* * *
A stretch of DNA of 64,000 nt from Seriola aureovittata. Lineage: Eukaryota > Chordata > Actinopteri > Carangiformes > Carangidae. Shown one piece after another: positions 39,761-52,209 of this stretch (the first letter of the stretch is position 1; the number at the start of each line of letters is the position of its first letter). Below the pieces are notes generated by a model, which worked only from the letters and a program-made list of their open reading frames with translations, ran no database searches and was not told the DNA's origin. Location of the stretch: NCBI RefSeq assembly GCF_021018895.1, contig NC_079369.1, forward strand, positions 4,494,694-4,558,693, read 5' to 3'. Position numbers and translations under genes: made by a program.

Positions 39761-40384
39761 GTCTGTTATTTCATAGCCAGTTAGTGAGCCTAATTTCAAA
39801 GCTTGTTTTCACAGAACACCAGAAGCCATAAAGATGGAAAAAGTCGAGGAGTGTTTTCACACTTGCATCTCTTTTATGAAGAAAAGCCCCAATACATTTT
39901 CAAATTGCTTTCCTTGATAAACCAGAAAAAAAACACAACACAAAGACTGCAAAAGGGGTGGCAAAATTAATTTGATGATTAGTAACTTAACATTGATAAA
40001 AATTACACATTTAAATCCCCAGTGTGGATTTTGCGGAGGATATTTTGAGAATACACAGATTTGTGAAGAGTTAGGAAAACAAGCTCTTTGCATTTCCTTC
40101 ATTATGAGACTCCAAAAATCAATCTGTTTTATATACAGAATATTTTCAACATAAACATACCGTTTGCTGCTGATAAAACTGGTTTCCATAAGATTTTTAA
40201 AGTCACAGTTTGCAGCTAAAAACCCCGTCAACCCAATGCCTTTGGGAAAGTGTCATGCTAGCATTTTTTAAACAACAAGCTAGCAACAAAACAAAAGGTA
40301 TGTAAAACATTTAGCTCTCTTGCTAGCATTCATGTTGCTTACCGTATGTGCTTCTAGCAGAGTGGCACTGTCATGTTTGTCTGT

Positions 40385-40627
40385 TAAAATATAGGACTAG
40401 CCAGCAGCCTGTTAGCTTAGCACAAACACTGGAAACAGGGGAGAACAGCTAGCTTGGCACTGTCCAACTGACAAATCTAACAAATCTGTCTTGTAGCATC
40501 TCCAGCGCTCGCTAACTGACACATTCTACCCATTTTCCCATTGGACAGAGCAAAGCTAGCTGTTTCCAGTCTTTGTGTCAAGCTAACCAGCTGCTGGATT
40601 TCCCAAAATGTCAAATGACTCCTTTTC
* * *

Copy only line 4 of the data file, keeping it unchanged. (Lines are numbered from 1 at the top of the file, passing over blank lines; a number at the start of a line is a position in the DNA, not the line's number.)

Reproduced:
39801 GCTTGTTTTCACAGAACACCAGAAGCCATAAAGATGGAAAAAGTCGAGGAGTGTTTTCACACTTGCATCTCTTTTATGAAGAAAAGCCCCAATACATTTT